As befits India’s self-proclaimed most colourful state, several of Rajasthan’s cities are referred to by colour – the Blue City (Jodhpur), the Pink City (Jaipur), and now we arrived at the Golden City, Jaisalmer.
The most westerly of Rajasthan’s cities, Jaisalmer (really little more than a town in size or population) sits on the edge of the Great Thar Desert, some 50 miles from the India / Pakistan boarder. The cities focal point is (another) great fort perched like a giant golden sandcastle atop an 80 meter hill rising up from the surrounding desert. Unlike most of Rajasthans forts, this one remains very much living and breathing with around a quarter of Jaisalmer’s population living and working within its walls.
With the surge in tourism over the last 20 years, Jaisalmer’s 12th century plumbing is apparently now bursting (or more accurately leaking) at the seams, a particularly unsavoury prospect given their very much ‘open’ nature in the first place. Regrettably the resulting subsidence is now threatening the forts structural integrity and visitors are encouraged via the hugely influential ‘tourist Bible’ (Lonely Planet or Rough Guide depending upon your ‘religion’) not to stay inside the fort walls. Taking this guidance we opted for an ‘outside-in’ view, and checked into a guest house with an open air rooftop restaurant and a stunning view up to the golden sandcastle.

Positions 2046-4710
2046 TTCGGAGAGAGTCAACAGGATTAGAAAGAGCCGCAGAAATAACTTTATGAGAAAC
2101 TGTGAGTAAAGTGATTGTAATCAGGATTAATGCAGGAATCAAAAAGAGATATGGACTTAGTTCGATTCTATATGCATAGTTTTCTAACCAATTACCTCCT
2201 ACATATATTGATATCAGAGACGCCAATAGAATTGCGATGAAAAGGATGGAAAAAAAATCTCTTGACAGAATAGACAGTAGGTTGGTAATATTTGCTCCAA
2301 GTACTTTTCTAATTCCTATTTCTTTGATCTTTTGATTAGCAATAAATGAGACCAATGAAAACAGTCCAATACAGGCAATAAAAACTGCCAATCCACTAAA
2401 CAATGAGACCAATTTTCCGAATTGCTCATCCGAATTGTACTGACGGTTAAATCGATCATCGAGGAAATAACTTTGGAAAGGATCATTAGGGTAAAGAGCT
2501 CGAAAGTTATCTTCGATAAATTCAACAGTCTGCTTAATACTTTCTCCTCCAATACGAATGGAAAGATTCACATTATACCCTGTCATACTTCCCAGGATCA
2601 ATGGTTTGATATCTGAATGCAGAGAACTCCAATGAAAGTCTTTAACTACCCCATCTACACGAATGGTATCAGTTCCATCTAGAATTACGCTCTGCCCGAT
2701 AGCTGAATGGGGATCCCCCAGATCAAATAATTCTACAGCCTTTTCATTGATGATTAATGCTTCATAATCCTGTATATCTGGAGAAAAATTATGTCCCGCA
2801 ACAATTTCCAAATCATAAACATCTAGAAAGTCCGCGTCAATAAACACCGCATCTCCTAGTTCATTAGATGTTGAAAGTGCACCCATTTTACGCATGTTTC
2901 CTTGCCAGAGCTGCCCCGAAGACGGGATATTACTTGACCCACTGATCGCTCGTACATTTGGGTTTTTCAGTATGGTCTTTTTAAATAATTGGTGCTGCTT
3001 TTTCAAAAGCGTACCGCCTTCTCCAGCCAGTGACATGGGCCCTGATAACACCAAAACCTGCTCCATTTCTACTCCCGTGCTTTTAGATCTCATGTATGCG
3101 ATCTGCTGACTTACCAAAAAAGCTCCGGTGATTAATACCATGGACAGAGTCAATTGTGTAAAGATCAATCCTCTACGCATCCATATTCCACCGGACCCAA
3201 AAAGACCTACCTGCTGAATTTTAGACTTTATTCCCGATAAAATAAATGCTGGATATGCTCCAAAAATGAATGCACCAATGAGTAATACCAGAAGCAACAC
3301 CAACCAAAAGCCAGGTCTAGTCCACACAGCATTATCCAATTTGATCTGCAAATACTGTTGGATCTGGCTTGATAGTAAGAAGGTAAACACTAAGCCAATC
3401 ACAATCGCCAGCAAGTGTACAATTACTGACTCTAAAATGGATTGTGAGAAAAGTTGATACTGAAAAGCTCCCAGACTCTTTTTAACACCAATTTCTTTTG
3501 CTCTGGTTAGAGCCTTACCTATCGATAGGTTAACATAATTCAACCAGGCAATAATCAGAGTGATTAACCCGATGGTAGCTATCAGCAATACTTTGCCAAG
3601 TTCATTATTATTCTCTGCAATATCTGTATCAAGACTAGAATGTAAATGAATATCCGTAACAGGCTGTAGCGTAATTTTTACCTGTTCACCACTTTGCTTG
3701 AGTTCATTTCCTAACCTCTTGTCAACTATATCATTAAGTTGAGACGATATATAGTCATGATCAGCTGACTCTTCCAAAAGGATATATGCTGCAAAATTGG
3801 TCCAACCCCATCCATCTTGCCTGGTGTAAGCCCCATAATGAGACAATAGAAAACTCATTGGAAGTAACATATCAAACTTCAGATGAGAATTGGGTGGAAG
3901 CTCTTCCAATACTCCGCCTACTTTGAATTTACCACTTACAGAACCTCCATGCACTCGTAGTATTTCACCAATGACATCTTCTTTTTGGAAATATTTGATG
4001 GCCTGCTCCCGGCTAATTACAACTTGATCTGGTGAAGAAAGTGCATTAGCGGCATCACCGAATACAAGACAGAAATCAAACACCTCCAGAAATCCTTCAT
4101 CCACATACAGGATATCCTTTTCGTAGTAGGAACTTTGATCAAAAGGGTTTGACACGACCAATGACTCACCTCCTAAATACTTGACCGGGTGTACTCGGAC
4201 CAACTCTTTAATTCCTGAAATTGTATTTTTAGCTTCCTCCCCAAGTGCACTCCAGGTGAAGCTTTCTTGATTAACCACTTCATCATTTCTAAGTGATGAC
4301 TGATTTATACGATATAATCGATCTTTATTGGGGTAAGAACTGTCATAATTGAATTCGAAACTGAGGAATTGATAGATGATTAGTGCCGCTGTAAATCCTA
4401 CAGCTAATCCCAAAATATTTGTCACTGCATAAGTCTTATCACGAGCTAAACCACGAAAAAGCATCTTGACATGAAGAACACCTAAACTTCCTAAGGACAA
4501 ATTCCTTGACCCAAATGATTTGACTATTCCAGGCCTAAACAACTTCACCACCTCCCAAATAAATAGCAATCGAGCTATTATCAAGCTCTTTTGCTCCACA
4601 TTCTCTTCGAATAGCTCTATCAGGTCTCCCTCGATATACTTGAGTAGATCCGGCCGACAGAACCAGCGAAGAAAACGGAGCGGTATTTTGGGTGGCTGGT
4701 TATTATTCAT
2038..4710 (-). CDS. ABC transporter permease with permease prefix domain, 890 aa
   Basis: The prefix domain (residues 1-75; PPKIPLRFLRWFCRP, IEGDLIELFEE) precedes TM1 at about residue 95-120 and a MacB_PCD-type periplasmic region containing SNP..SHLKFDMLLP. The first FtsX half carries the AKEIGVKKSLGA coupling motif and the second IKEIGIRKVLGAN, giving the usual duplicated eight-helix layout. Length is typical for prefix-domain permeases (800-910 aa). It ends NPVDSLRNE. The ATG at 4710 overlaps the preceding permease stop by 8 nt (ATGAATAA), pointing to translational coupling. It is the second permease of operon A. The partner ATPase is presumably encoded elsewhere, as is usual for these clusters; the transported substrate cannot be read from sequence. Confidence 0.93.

Tourists and travellers come to Jaisalmer for two reasons, first for the city and second to take a camel safari out into the desert. Not wishing to break with convention, this is exactly what we intended to do with our 5 days.
We spent the first couple of days ambling around the fort and surrounding town, admiring the views and taking in the incredibly intricate carving of sandstone haveli’s. These are basically status symbol homes of wealthy merchants, built in the 18th and 19th centuries with the proceeds of Jaisalmer’s strategic trade position on the main camel-train route into central Asia.
What we also noticed as we wandered the town was a step up in the sales banter from the densely packed shops selling the usual array of leather bags, shoes, and belts, pashminas, saris and handicrafts, “come make your girlfriend / boyfriend more attractive” being the most amusing / offensive depending on which of us it was aimed at.
While typically crazy, noisy, whiffy and hectic, Jaisalmer’s a fun and comparatively relaxed place to wander around, and we enjoyed a few days doing just that. We also received the great news that in our absence we’d become Aunty Rach and uncle Rich… congratulations to Lorna & Si, and we’re looking forward to meeting you in July baby Samuel!
Safari adventure in part two…